Positive COVID-19 tests have obliged four Ukrainian women athletes to remain in quarantine in Torun following the European Athletics Indoor Championships which finished on Sunday (March 7).
Two staff members of the French team have also had to quarantine in Poland following positive COVID-19 tests, and Britain’s 46-strong squad is having to isolate at home for 10 days following a positive test returned by a "member of the travelling party", as is the Irish squad.
Two of the Ukrainian women who ran in the 4x400 metres relay, European 400m hurdles silver medallist Anna Ryzhykova and Katerina Klymyuk, and reserve relay member Alina Lohvynenko are understood to have tested positive on Sunday evening and again the next morning.
Sprinter Viktoriya Ratnikova, who reached the women’s 60m semi-finals, is reported to have tested negative but has had to stay as she was the room-mate of one of the athletes who tested positive.
The women’s relay team finished fifth in the final in a national record of 3min 30.38sec, while Ryzhykova recorded a personal best of 52.11sec in the individual 400m, missing out on the final by one place.
Two members of the French squad also remain in quarantine in Poland after giving positive COVID-19 tests and Britain’s squad the Championships - which took place without spectators - has been forced to self-isolate after a member of the team’s support staff tested positive for coronavirus.
The two French team staff members were sharing a hotel room and were placed in quarantine on Friday (March 5) after one showed symptoms of coronavirus, L’Equipe reports.
Both then tested negative, but as they prepared to return with the rest of the team new COVID-19 tests on Monday (March 8) came up positive.
The officials were taken in the evening by ambulance to a medical centre around 30 kilometres south of Torun where they are now in quarantine.
Following the intervention of the French Athletics Federation it has been arranged for the two officials to take new tests and to return swiftly if they show up as negative.
Britain’s squad, which returned with 12 medals and finished third in the table behind The Netherlands and Portugal, must now complete 10 days in isolation in line with Government guidance.
British Athletics said in a statement: "A member of the GB & NI team travelling party returning from Torun provided a positive lateral flow test on the evening of 9 March.
"This has been followed up this morning with a PCR test.
"As a result, all members of the travelling party will now need to self-isolate for a period of 10 days from Monday 8 March (ends Thursday 18 March) in line with government guidance."
Irish athletes are also having to self-isolate after a positive COVID-19 test among their party.
An Athletics Ireland release said: "A member of the Irish athletics team returning from the European Indoor Championships in Torun, Poland has provided a positive PCR test on the morning of March 11.
"As a result all team members have been personally contacted and close contacts of the positive case in the travelling party are now self-isolating for a period of 10 days from Monday March 8 in line with government guidance.
"Athletics Ireland is liaising with all relevant authorities to manage this matter and continues to follow all protocols as agreed with the Sport Ireland Expert Advisory Group and the HSE (Health Service Executive)."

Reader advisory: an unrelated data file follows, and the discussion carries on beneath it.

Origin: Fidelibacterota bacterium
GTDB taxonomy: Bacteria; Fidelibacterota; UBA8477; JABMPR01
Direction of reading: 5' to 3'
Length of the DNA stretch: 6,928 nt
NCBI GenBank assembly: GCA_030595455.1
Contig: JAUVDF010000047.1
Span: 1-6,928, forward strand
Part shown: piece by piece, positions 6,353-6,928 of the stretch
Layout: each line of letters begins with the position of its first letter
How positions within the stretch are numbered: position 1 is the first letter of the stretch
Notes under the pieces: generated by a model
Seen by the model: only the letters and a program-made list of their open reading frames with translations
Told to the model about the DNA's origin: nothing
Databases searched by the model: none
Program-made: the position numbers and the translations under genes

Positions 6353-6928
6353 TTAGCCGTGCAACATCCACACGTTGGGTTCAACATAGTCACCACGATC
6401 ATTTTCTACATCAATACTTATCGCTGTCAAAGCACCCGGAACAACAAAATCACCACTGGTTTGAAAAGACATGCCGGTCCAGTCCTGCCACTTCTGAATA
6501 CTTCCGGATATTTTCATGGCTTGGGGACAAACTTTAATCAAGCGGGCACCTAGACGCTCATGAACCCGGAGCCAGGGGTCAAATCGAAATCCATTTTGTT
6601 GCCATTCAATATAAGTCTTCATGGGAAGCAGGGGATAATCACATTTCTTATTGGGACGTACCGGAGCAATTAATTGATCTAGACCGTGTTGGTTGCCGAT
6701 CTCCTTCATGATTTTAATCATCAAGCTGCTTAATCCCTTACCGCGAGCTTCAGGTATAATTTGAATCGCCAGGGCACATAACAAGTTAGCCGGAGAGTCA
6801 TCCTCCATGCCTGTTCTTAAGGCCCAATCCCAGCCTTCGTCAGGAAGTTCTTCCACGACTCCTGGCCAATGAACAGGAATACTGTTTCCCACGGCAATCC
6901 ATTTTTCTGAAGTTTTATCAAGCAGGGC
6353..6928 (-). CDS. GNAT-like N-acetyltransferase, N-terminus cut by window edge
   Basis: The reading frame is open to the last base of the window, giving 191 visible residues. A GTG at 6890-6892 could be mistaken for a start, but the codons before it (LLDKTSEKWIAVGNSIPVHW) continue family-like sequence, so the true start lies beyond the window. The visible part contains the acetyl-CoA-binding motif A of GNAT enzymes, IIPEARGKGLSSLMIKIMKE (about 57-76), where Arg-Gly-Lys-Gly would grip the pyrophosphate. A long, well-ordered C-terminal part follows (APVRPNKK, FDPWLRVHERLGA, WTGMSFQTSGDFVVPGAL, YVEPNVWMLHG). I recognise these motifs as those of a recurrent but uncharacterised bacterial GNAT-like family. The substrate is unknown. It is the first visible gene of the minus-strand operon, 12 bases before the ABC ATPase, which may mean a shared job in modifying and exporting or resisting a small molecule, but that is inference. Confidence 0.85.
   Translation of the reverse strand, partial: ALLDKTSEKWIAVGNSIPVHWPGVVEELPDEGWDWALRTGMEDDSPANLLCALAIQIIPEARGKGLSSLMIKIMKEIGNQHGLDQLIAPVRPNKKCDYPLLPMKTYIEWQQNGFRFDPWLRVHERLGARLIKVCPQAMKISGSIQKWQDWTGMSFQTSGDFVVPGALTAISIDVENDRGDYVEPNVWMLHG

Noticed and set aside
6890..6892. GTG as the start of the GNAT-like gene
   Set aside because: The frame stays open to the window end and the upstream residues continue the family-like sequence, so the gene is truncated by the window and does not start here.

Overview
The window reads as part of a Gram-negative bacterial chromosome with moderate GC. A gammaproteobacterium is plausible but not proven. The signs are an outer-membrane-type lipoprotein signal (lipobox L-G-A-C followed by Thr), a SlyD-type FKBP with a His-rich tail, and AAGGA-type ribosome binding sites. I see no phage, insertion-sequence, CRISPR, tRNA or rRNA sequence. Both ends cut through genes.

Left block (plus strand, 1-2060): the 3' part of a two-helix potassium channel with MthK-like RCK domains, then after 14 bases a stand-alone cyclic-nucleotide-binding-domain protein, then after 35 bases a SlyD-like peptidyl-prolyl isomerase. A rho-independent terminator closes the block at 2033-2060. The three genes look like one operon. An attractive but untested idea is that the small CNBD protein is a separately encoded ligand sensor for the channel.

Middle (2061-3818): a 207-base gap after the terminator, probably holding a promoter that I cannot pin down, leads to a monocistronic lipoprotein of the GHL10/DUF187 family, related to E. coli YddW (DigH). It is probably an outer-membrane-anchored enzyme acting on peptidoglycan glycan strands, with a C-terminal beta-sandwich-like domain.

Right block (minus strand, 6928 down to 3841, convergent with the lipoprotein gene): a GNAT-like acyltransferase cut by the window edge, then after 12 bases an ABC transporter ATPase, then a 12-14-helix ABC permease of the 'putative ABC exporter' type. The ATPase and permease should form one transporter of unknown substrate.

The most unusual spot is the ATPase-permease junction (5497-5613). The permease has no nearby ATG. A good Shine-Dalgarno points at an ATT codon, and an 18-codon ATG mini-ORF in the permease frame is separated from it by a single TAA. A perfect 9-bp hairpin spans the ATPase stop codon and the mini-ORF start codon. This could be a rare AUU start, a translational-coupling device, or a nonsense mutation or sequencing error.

A number of positive tests affected the Championships, despite strict protocols which required all competing athletes to test negative upon arriving in Poland and again in Torun, as well as submit to further tests every five days.
Poland’s men’s 4x400m squad had to withdraw following a positive outbreak, and home sprinter Ewa Swoboda also tested positive ahead of the event, meaning she was unable to defend the women’s 60m title.
I hope this never happens to anyone again and there can be a solution for such situations in the future.— Eline Berings (@ElineBerings) March 9, 2021
Also, if anyone has an idea what might cause a false positive... I’d be happy to hear. Bad luck is not really an answer that suits professional sports.... @vanranstmarc pic.twitter.com/RU42uCeKUH
Belgian sprinter Eline Berings criticised the testing procedure after being forced to withdraw from the semi-finals of the 60m, claiming it was due to a false positive.
European Athletics said Berings was tested as part of the mandatory sanitary and medical protocol agreed by the Local Organising Committee and Polish Government.
Athletes needed to test negative to enter Poland and again upon arrival in Torun before undergoing further tests every five days.
Should an athlete's result come back positive after a RT-LAMP test, European Athletes said "a more accurate" RT-PCR would need to be conducted.
"Eline took a RT-PCR test on Saturday as part of the standard procedure," a statement from European Athletics read.
"This test delivered a positive result.
"According to Polish regulations she then went into isolation.
"However, also as per Polish regulations, a person who tests positive must then show two negative PCR tests with an interval of 24 hours between the first and second test.
"In Eline’s case the time period between these two additional PCR tests was actually brought forward specifically on EA’s request.
"This in order to allow her to travel back with the rest of the team should both tests deliver a negative results, which proved to be the case."
The European Athletics Indoor Championships were the sport's first multi-discipline event since the coronavirus pandemic began.
As reported last month, insidethegames understands measures are being considered to prevent false positives from stopping an athlete taking part in their event at this year's Olympics, including the possibility of only barring those with a defined number of positive tests from competing.